White grubs can destroy large sections of your lawn before you realize it. Learn what to look for to prevent damage and eliminate white grubs for good.
White grubs are the immature, caterpillar like stage of Japanese Beetles. Grub infestations can quickly, and secretively, knock out giant sections of your lawn.
And if that’s not bad enough, when they become adult beetles they can destroy foliage of plants in your landscape and vegetable garden. When the beetles are done feeding they enter back into your lawn to start another generation of lawn killing, foliage destroying insects.
Sound terrible? It is. If you suspect you have a grub problem then consider making grub control a part of your lawn care program.
How Do You Know If You Have White Grubs?
These 5 tests should help diagnose the problem:
1. Do areas of your lawn easily roll up? If you start to see areas of your lawn that look like they are dying go over and see if you can roll it up, or peel it up like a piece of carpet. Grubs feed on the root system of your lawn. Since there are no roots to anchor your lawn, large sections should easily be separated from the soil.
2. Do you see irregular brown patches in sections of your lawn? After grubs start attacking your lawns roots, you will inevitably see the damage on the surface of your lawn. Since sections of your lawn no longer have roots to take in water and nutrients you will start to see brown patches where your lawn is dying. Look under these dead patches and inspect to see if there are grubs in the soil under these patches.
3. Do you see evidence of animals digging in your lawn? Skunks, raccoons, crows, and other animals love feeding on grubs. Skunks and raccoons in particular will dig aggressively in search of a good snack. If sections of your lawn look dug up, then check under these damaged areas to see if you have grubs.
4. Do you see beetles chewing on leaves in your landscape? In the summer months grubs become adult beetles and they will feed on plants in your landscape. If you notice leaves that look like something is chewing on them look carefully and you will probably see beetles. These beetles likely came from your lawn, and will go back in your lawn to start the next generation of destruction.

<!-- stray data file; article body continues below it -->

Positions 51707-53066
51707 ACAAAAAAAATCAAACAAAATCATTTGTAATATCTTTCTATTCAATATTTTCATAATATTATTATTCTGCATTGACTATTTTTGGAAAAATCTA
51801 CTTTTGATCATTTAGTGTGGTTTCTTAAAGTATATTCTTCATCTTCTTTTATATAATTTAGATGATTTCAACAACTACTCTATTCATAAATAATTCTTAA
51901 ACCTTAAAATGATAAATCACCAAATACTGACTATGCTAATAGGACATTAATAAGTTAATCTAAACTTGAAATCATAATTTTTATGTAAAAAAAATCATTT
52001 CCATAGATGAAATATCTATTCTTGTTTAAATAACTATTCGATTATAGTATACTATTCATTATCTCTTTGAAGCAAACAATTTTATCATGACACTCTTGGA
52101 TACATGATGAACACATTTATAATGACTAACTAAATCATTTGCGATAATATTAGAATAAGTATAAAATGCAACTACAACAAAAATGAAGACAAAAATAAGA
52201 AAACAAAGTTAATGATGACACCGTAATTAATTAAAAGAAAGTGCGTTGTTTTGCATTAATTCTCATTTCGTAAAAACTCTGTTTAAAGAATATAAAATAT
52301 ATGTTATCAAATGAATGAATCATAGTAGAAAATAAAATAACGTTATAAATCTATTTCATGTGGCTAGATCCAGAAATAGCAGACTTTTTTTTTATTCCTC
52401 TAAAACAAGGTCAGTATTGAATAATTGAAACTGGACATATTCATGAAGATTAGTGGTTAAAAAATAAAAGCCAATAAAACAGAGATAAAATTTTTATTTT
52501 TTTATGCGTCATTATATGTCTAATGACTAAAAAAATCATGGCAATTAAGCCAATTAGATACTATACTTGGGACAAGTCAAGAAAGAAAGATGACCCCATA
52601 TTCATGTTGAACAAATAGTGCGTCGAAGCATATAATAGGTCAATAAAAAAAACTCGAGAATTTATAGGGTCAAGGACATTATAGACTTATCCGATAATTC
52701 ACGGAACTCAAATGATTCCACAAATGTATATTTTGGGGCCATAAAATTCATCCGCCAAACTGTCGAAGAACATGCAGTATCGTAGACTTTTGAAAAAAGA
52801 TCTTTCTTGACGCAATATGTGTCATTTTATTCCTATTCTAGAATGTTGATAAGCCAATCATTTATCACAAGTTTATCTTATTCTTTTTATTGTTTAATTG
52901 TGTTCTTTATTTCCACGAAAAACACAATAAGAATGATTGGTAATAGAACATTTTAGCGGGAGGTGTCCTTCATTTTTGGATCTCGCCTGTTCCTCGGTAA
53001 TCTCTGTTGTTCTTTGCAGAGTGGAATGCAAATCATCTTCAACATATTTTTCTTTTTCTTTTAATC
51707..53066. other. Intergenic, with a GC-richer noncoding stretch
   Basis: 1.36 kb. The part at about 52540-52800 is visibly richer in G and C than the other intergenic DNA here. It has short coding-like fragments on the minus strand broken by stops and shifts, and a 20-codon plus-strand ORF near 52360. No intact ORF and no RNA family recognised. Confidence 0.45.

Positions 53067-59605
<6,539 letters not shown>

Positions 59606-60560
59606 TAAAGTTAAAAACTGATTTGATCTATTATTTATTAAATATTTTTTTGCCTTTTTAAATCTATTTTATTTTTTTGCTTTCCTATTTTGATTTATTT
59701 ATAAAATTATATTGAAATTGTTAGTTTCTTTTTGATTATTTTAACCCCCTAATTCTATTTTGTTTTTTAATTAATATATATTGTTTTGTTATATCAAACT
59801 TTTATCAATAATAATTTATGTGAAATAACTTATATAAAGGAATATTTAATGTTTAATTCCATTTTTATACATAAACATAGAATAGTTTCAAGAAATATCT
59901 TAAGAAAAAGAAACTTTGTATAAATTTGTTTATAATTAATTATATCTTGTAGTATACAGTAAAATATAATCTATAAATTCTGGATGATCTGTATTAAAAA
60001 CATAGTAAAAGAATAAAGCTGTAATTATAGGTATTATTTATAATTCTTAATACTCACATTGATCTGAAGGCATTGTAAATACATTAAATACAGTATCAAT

5. Peel up a one foot section of lawn using a square edging shovel where you suspect there might be grub damage. Look through the soil to see if there are any grubs. If you count just a few then that is normal. If you count more than a few it means you have a grub problem. 10 or more in a one square foot sections means you have a serious infestation.
Life Cycle of a White Grub
To treat grubs it is important to first understand their lifecycle. Think of grubs as having 4 distinct stages during the year.
Spring Stage- In spring the grub is hungry and goes to the root zone of your lawn to feed on its roots. This is a quick feeding that lasts a couple of weeks so lawn damage done during this time is usually not too severe. After a couple weeks this grub turns into a beetle and flies out of the ground which brings us to the next stage.
Early Summer Stage- The grub is now a beetle and spends the summer months feeding on foliage of plants and vegetables. This is where you can visibly see damage to plants in your landscape. After several weeks as an adult beetle it is time for the beetle to return to your lawn to lay eggs and start the next generation of grubs.
Mid Summer Stage– During this stage the beetle is back in your lawn and has laid eggs.
Late Summer-Fall – The recently laid eggs have hatched and these little grubs are hungry! They go up to the root system of your lawn and feed on the roots for the next couple of months. They are trying to get big and fat so they can overwinter deep in your lawns soil.